“Our goal is to support a process development that leads to products and processes which cause as few negative social impacts as possible and which fit into a circular economy of the future” – Interview with NOVA-Institut
What is the role of NOVA in CATCO2NVERS?
Nova-Institut is one of two partners in the consortium that are in charge of sustainability assessments. nova is responsible for assessing social impacts and aspects of circularity. Our goal is to support a process development that leads to products and processes which cause as few negative social impacts as possible and which fit into a circular economy of the future. We do that by constantly conducting small hot-spot analyses of the different development steps and answer the question of what this development would mean with regards to social and circularity aspects. Finally, we also conduct a comprehensive analysis in order to validate the project developments from a sustainability point of view.
Why is it important to dedicate a specific work package for sustainability and circularity assessments?
Sustainability is one of the leading principles in most projects, also in CATCO2NVERS. But new processes or products are not per se more sustainable than traditional ones. There is a risk of only shifting the burdens of production to other parts of the value chain, other economic players, or other environmental compartments, instead of improving overall sustainability and reduce impacts.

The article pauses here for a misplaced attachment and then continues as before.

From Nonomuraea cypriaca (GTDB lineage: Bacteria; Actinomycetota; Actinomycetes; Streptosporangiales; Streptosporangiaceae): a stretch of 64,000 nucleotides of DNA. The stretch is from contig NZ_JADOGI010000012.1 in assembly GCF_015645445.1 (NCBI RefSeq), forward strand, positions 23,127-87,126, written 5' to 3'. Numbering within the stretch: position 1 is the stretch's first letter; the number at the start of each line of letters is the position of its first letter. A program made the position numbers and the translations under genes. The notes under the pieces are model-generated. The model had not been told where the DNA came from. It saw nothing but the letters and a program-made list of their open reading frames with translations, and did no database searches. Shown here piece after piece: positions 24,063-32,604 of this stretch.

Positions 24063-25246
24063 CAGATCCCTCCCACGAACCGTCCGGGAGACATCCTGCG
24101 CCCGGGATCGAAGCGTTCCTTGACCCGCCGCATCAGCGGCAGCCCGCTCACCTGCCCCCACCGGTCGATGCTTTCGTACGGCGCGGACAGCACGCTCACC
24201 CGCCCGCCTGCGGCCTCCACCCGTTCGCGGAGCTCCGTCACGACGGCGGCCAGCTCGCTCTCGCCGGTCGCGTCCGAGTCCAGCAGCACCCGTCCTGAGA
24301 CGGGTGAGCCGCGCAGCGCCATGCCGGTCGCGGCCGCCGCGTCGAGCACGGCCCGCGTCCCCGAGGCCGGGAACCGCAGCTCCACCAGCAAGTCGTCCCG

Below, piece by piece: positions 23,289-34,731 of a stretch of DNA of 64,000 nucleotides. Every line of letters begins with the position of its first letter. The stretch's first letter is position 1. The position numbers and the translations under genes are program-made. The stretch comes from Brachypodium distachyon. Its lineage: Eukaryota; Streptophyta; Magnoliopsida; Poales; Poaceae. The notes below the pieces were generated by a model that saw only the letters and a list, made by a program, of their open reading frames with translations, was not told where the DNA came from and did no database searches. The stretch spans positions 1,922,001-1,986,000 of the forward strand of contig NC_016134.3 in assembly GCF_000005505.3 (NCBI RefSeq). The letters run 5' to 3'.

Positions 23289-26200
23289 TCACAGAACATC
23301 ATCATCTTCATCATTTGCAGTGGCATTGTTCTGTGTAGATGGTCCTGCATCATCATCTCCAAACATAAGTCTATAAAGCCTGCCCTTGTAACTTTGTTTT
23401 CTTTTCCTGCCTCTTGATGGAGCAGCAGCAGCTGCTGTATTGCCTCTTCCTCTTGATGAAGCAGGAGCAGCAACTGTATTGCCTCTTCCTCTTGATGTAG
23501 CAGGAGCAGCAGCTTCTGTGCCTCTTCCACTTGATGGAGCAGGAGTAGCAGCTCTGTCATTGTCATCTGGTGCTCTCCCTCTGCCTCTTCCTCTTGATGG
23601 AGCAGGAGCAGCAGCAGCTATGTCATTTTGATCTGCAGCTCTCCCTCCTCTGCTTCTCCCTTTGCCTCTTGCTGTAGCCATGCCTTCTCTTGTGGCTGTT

Technology developers know a lot about production processes, materials, qualities, and monetary considerations, but in many cases, sustainability considerations are a bit lower on the agenda. Therefore, it is important to have one work package dedicated to sustainability.
What do sustainability assessments consist of?
There are plenty of different assessment methods available. The most recognized one for ecological aspects is Life Cycle Assessment (LCA). For economic aspects, Techno-economic Assessment (TEA) or Life Cycle Costing can be used. For social impacts, there is Social Life Cycle Assessment (SLCA) available, among others. Most of the available assessment methods start with modeling the whole life cycle of the analyzed product. That is from growth or extraction of resources to End-of-Life, covering manufacturing, transport, and the use phase. Based on all the derived material and energy flows, locations, and other measures of the so-called life cycle, the environmental, economic, and social impacts of the value chain will be assessed.